KWP 2000 and UDS Protocols for Vehicle Diagnostics: An Analysis and Comparison

KWP 2000 and UDS Protocols for Vehicle Diagnostics: An Analysis and Comparison

Vehicle diagnostics as a process has undergone numerous transformations over the past 2 decades. The demand for a more accurate, standard and efficient fault detection in vehicle diagnostics, has led to breakthrough innovations and developments.

Evolution of Vehicle Diagnostics:

Earlier, there were flash codes wherein technicians had to look for flashes and convert them to codes or sometimes the technician had to physically remove vehicle components, disconnect wires for fault detection.

The increasing complexity of vehicle systems over the time mandated the need for diagnostics standards to efficiently track their scope and relevance.

To cater to this need of the hour, various vehicle diagnostic protocols were conceptualized and developed.

ISO and SAE (Society of Automotive Engineers) introduced various diagnostic protocols and standards, designed to cater to the different types of automotive ECU systems and diagnostics specifications from the vehicle manufacturers.

OBD II (On-Board Diagnostics), K-Line per ISO 9141-2, KWP 2000 (Keyword Protocol 2000), UDS (Unified Diagnostic Services) are some of the vehicle diagnostic protocols designed and deployed during the evolution in off-board and on-board vehicle diagnostics.

Evolution of vehicle diagnosis
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Although a large number diagnostics protocols and  systems were developed and used within the automotive industry, many of them have become obsolete due to the rapid “Electronification “of the automotive ECU (control units).

As of now, Keyword Protocol 2000 (KWP 2000) and Unified Diagnostic Services (UDS) remain one of the most widely used vehicle diagnostics protocols.  Let us have a look at two protocols in detail:

KWP 2000:

KWP2000 or the Keyword Protocol 2000 is an on-board diagnosis (OBD) protocol complaint with ISO 14230 standard.

It defines a common set of communication codes, for exchange of data, used by vehicle ECUs as per the guidelines the OBDII regulatory standard. KWP 2000 is compatible with both K-Line (ISO 9141) and CAN (ISO 11898) in-vehicle networking systems.

The KWP 2000 protocol uses a physical layer, identical to ISO 9141-2, for bidirectional serial communication over K-line with the controller. The protocol also uses L-Line (optional) unidirectional communication, to wake up the automotive ECU.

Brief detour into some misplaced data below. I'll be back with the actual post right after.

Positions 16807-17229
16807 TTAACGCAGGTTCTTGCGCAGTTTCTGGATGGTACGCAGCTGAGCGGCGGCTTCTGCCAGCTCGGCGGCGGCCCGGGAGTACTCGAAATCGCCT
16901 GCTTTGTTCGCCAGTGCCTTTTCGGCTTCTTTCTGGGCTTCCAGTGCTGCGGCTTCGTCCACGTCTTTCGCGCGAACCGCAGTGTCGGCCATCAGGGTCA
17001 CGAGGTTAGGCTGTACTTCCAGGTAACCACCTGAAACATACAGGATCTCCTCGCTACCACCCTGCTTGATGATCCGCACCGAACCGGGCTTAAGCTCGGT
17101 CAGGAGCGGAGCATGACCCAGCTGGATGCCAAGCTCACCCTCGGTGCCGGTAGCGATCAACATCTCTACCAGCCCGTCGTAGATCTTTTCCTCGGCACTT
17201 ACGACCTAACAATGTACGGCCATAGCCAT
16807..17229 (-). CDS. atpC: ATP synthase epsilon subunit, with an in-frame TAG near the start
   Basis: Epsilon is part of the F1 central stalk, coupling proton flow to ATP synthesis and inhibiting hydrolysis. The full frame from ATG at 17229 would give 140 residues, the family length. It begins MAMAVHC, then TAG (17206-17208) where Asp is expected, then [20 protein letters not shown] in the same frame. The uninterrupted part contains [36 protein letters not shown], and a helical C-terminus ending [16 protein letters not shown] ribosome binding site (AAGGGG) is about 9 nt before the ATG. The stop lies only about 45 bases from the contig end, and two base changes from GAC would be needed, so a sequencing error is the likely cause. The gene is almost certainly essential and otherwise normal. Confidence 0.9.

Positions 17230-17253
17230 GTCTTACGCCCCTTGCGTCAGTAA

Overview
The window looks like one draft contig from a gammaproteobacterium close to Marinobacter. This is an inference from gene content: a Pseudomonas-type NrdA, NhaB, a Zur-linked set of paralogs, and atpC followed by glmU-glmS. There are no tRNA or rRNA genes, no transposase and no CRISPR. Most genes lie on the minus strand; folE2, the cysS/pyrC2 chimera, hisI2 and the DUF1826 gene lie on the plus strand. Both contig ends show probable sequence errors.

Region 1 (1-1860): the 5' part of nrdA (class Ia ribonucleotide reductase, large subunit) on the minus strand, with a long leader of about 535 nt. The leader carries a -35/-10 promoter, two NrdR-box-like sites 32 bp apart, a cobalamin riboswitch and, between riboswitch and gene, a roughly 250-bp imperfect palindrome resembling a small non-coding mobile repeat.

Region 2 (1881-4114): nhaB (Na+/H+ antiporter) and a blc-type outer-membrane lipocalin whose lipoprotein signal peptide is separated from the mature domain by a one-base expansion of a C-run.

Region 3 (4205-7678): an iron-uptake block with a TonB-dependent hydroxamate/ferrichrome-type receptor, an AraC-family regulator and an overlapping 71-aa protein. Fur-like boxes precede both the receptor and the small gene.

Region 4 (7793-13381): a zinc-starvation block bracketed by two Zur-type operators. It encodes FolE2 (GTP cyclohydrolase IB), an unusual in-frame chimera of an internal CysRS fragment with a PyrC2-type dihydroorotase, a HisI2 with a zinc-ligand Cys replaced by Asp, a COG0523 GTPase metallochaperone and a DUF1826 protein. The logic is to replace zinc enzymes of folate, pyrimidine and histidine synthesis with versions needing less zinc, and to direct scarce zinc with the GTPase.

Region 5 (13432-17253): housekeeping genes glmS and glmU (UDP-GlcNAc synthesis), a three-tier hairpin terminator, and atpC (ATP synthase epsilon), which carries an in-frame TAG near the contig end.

The average data rate of KWP 2000 is between 1.2 and 10.4 kilo baud, and the data fields within the message may contain up to 255 bytes.

UDS protocol – Unified Diagnostics Service:

The Unified Diagnostics Services protocol (ISO 14229) is an off-board diagnostic system. It is designed in compliance with ISO 14230-3 (KWP2000) and ISO 15765-3 (Diagnostic Communication over Controller Area Network (DoCAN)) standards.

The maximum size of message supported within UDS is up to 8 bytes. For exchanging messages exceeding 8-bytes, the UDS protocol uses ISO 15765-2 layer, an international standard for transfer of data packets over a CANBus.  UDS diagnostic implementation is independent of the underlying physical layer and is also compatible over both LIN and CAN in-vehicle networks.

UDS as a diagnostic protocol was developed to unify all the diagnostics standards that existed previously and to come up with a single valid set of diagnostic services for the automotive ECUs.

This has ensured that integration of the UDS protocol stack reduces the additional costs for the development of diagnostic communication applications.

Comparison Between KWP 2000 and UDS Protocol:

While, UDS protocol can be seen as a superset of the KWP 2000, since it is derived from the latter, a comparison of both as the diagnostic protocols gives out some interesting facts:

  1. Support for in-vehicle communication networks: The KWP 2000 protocol supports CAN and K-line bus systems . The UDS protocol is designed to be independent of the underlying vehicle network as it supports a range of bus systems including CAN, CAN -FD, LIN, etc.

    KWP 2000 is highly preferred where the vehicles are based on legacy systems such as K-line. Otherwise, these days UDS protocol is the go to standard for vehicle diagnostics.

  2. Transfer of Key Measurement Values: Both the diagnostic protocol facilitate exchange of request and command messages from the test equipment to the automotive ECU; and key measurement values (data) in response from the vehicle ECU.

    But, there is a key difference between the two protocols in the way these measurement values are exchanged between the tester and ECU:

    UDS uses the 2-byte dataIdentifiers (DID), whereas the KWP uses a 1-byte recordLocalIdentifier and 2-byte commonIdentifier.
    The advantage of the UDS protocol is that the tester can request several measurement values with one UDS service request using its 2 bytes ( 16 bits) long data identifiers as compared to the 1-byte ( 8 bits)  Local identifier used by KWP 2000 standard. This means increased efficiency of data exchange.

  3. Diagnostic Communication between Test equipment and vehicle ECU: The exchange of messages between testing device and the vehicle ECU forms the basis of the diagnostic system.

    The natures of request and response messages and data transfer interval between them form an important factor in vehicle diagnostics.
    KWP2000 favors symmetrical communication sequence where the number of request and response messages between the testing device and server are symmetrical.